But it comes at a cost
Japan is home to a number of the world’s oldest companies. There is even a specific Japanese term for companies that have survived for more than a century, retained ownership within the same family, and continued plying the same trade for the duration. They are called “shinise” firms.
Kyoto, Japan’s ancient capital, holds the highest proportion of these century-old firms. They operate in traditional sectors such as sake brewing, sweet making, and arts and crafts. The Gekkeikan sake company, for example, is nearly 400 years old and has been run by 14 consecutive generations of the Okura family. SasayaIori, meanwhile, is now in its 303rd year of making and selling sweets.
Colleagues and I interviewed the people who run these shinise firms and many others to understand their relationship with the local community. We found that a key part of their success was maintaining high social standing in the city amid a changing business environment characterized by loss of traditional values and practices, changing consumer tastes due to Japan’s Westernization, and increasing competition from larger and internationally operating firms.
Their high social standing partly comes through the traditional emphasis of these firms. As well as producing and selling traditional Japanese crafts, they embody and reproduce local community values. In doing so, the shinise firms are like custodians that protect local traditions. And, culturally, there is a love of tradition in Japan that gives these firms a cachet with consumers and the local community.
Shinise firms are also very much embedded in the communities where they are based. As well as maintaining family ownership and the quality of products, many of our interviewees emphasized their commitment to the welfare of the community.
For example, according to a representative from Kyoto’s local government we spoke to, most of the owner-managers of shinise firms do something to help the local community, such as supporting the city’s famous Gion festival.
One of the reasons that shinise firms last so long is that they put strong emphasis on longevity and tradition. This is reflected in the way the firms are organized, as the president of Unsoudou, a 128-year-old company producing wood block prints and art books, told us:“Usually, in a firm, the CEO holds the position for two to four years, and he has the mission to satisfy the expectation of shareholders in that short period. We do not publicly list our stocks. Our way of doing is the opposite of this. We do not want to make profit in the short term.”
Shinise firms are also cautious about swerving from their original focus and constantly balance opportunities to innovate with maintaining tradition. As the Unsoudou president said: “I am grateful to my ancestors, because we are doing business with what they left us. I feel very strongly about this … If there is a business opportunity, I do not reject it. However, I do not think exploiting this opportunity is always the best option, because it is just a small part of a long history. What is important is to create a business that can live for a long time.”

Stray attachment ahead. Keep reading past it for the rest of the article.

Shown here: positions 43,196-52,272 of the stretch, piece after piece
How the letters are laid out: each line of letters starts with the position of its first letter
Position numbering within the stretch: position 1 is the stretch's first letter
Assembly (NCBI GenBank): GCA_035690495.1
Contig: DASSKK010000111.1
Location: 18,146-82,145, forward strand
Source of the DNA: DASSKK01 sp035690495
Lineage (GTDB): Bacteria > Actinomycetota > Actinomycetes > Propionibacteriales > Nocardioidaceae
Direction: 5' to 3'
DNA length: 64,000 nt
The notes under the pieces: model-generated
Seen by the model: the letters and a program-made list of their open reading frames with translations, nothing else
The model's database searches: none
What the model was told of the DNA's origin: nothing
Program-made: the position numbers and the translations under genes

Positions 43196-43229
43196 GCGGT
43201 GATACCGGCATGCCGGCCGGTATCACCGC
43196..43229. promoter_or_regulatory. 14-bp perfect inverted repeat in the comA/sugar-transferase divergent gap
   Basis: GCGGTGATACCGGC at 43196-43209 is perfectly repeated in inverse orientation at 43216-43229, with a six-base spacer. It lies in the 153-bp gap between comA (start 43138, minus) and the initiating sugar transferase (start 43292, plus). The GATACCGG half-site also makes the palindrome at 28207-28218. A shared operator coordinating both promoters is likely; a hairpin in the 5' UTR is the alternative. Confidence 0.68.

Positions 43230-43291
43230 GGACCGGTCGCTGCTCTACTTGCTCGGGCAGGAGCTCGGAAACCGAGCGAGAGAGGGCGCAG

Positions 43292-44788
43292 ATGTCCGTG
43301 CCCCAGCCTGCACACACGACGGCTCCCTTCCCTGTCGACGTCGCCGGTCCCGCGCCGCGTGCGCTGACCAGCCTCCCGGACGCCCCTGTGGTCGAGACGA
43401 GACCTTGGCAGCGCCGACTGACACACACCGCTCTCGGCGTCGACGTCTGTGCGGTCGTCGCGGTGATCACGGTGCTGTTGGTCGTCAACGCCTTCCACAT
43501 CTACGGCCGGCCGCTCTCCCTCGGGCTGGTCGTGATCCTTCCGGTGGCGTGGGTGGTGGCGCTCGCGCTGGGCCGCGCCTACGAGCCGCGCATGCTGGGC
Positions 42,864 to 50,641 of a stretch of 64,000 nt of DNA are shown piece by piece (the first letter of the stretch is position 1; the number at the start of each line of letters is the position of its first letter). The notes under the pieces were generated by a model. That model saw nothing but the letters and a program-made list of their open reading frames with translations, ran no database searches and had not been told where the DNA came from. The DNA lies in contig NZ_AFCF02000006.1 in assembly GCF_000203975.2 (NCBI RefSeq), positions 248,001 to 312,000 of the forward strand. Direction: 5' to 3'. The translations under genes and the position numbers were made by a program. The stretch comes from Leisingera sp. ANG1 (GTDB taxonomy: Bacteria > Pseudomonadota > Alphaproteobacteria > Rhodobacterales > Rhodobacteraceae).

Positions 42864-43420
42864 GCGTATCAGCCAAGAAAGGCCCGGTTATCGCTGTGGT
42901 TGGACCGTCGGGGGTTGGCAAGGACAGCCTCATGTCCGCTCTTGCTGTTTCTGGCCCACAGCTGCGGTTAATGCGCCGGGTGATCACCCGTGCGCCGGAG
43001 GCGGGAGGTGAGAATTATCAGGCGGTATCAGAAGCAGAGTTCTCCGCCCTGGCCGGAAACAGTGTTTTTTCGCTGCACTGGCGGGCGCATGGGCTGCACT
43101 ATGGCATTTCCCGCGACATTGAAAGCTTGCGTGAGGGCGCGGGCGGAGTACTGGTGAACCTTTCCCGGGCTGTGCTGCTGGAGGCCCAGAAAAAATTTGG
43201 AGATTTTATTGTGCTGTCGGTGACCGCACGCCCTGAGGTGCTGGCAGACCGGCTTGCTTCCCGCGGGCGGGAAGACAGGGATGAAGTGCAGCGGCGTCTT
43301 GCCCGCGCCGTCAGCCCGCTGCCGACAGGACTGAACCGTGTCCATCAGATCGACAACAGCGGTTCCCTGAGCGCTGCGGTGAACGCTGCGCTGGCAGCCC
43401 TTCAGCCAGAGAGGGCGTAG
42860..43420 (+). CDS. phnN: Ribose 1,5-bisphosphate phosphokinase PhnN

While the sizes of the shinise firms vary, many of them prioritize sticking to their existing commitments over seeking short-term profit or rapid growth. If they grew, they did so while maintaining these commitments.
Through these commitments, shinise firms performed a cultural function in preventing cultural erosion at the local community level. In exchange, they are endorsed with high social standing by the local community which brings them a lot of custom in the face of market pressures.
The dark side of success
We also found there to be a dark side to the success of these age-old shinise firms. At least half of the 17 companies we interviewed spoke of hardships in maintaining their high social status. They experienced peer pressure not to innovate (and solely focus on maintaining tradition) and had to make personal sacrifices to maintain their family and business continuity.
As the vice president of Shioyoshiken, a sweets company established in 1884, told us: “In a shinise, the firm is the same as the family. We need to sacrifice our own will and our own feelings and what we want to do … Inheriting and continuing the household is very important … We do not continue the business because we particularly like that industry. The fact that our family makes sweets is a coincidence. What is important is to continue the household as it is.”
Innovations were sometimes discouraged by either the earlier family generation who were keen on maintaining the tradition, or peer shinise firms who cared about maintaining the tradition of the industry as a whole. Ultimately, we found that these businesses achieve such a long life through long-term sacrifice at both the personal and organizational level.
Innan Sasaki is a Lecturer in Strategic Management, Lancaster University. This article originally appeared in The Conversation UK.